ABSTRACT: Accumulated data indicate that self-renewal, multipotency, and differentiation of neural stem cells are under an intrinsic control mediated by alterations in the redox homeostasis. These dynamic redox changes not only reflect and support the ongoing metabolic and energetic processes, but also serve to coordinate redox-signaling cascades. Controlling particular redox couples seems to have a relevant impact on cell fate decision during development, adult neurogenesis and regeneration. Our own research provided initial evidence for the importance of NAD(+)-dependent enzymes in neural stem cell fate decision. In this review, we summarize recent knowledge on the active role of reactive oxygen species, redox couples and redox-signaling mechanisms on plasticity and function of neural stem and progenitor cells focusing on NAD(P)(+)/NAD(P)H-mediated processes. The compartmentalized subcellular sources and availability of oxidizing/reducing molecules in particular microenvironment define the specificity of redox regulation in modulating the delicate balance between stemness and differentiation of neural progenitors. The generalization of "reactive oxygen species" as well as the ambiguity of their origin might explain the diametrically-opposed findings in the field of redox-dependent cell fate reflected by the literature. Increasing knowledge of temporary and spatially defined redox regulation is of high relevance for the development of novel approaches in the field of cell-based regeneration of nervous tissue in various pathological states. This article is part of a Special Issue entitled Redox regulation of differentiation and de-differentiation. Copyright © 2015. Published by Elsevier B.V.
    Biochimica et Biophysica Acta (BBA) - General Subjects 02/2015; 97(8). DOI:10.1016/j.bbagen.2015.01.022 · 3.83 Impact Factor
  • Source
    [Show abstract] [Hide abstract]
    ABSTRACT: The major neural stem cell population in the developing cerebral cortex is composed of the radial glial cells, which generate glial cells and neurons. The mechanisms that modulate the maintenance of the radial glia (RG) stem cell phenotype, or its differentiation, are not yet completely understood. We previously demonstrated that the transforming growth factor-β1 (TGF-β1) promotes RG differentiation into astrocytes in vitro (Glia 2007; 55:1023-33) through activation of multiple canonical and non-canonical signaling pathways (Dev Neurosci 2012; 34:68-81). However, it remains unknown if TGF-β1 acts in RG-astrocyte differentiation in vivo. Here, we addressed the astrogliogenesis induced by TGF-β1 by using the intraventricular in utero injection in vivo approach. We show that injection of TGF-β1 in the lateral ventricles of E14,5 mice embryos resulted in RG fibers disorganization and premature gliogenesis, evidenced by appearance of GFAP positive cells in the cortical wall. These events were followed by decreased numbers of neurons in the cortical plate (CP). Together, we also described that TGF-β1 actions are region-dependent, once RG cells from dorsal region of the cerebral cortex demonstrated to be more responsive to this cytokine compared with RG from lateral cortex either in vitro as well as in vivo. Our work demonstrated that TGF-β1 is a critical cytokine that regulates RG fate decision and differentiation into astrocytes in vitro and in vivo. We also suggest that RG cells are heterogeneous population that acts as distinct targets of TGF-β1 during cerebral cortex development.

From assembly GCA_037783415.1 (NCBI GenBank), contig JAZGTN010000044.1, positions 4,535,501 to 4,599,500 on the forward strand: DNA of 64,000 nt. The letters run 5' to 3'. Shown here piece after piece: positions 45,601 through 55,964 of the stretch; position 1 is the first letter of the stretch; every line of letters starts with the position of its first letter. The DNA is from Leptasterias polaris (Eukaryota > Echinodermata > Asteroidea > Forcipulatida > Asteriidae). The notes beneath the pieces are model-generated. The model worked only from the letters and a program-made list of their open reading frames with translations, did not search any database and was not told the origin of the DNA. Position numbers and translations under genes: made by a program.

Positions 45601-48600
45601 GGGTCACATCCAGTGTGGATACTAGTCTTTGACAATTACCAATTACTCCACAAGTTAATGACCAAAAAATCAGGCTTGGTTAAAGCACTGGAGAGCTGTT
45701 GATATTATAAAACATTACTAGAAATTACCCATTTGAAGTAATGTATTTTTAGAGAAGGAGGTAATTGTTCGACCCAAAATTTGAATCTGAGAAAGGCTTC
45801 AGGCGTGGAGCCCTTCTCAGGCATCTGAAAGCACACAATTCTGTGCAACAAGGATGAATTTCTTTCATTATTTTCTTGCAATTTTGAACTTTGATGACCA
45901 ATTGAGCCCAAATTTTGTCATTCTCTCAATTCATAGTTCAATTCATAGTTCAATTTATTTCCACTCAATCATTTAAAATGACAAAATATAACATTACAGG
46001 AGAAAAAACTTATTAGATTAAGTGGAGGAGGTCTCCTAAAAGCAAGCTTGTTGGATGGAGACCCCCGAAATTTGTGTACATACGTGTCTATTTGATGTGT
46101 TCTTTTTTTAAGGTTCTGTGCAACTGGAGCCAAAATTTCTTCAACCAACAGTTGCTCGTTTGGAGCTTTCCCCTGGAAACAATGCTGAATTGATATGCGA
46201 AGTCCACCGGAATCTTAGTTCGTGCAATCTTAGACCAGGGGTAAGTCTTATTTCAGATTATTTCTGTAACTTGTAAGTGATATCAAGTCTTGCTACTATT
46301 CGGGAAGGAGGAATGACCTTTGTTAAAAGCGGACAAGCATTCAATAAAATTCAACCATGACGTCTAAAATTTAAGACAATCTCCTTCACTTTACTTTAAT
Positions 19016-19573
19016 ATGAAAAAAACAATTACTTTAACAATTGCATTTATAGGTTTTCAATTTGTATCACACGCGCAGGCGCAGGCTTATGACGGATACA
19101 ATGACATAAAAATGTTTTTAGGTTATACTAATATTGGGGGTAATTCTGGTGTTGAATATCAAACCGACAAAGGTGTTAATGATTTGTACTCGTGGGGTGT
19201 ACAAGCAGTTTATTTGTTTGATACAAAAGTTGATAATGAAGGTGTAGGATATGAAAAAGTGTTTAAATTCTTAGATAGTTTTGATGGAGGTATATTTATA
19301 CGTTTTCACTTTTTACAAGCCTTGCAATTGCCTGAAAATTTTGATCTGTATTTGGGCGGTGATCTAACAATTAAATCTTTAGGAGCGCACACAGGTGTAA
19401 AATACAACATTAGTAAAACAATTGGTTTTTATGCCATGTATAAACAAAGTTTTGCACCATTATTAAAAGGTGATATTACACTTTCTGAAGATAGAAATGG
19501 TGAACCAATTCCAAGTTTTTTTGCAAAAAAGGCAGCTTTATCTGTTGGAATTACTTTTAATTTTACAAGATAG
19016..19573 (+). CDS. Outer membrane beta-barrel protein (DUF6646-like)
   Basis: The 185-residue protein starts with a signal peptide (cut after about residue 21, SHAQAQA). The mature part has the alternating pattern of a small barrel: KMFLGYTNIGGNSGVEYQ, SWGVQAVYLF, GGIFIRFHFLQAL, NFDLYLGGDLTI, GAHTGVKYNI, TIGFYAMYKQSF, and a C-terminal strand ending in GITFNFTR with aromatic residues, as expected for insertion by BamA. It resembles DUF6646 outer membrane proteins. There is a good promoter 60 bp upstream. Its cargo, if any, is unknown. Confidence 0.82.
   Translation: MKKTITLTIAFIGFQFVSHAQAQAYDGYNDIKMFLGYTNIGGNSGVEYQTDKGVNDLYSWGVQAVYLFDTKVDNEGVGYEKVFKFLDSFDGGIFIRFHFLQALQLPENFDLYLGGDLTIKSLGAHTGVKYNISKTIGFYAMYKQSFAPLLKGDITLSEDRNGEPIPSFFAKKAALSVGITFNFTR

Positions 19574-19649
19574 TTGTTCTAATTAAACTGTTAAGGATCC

Frontiers in Cellular Neuroscience 11/2014; 8:393. DOI:10.3389/fncel.2014.00393 · 4.18 Impact Factor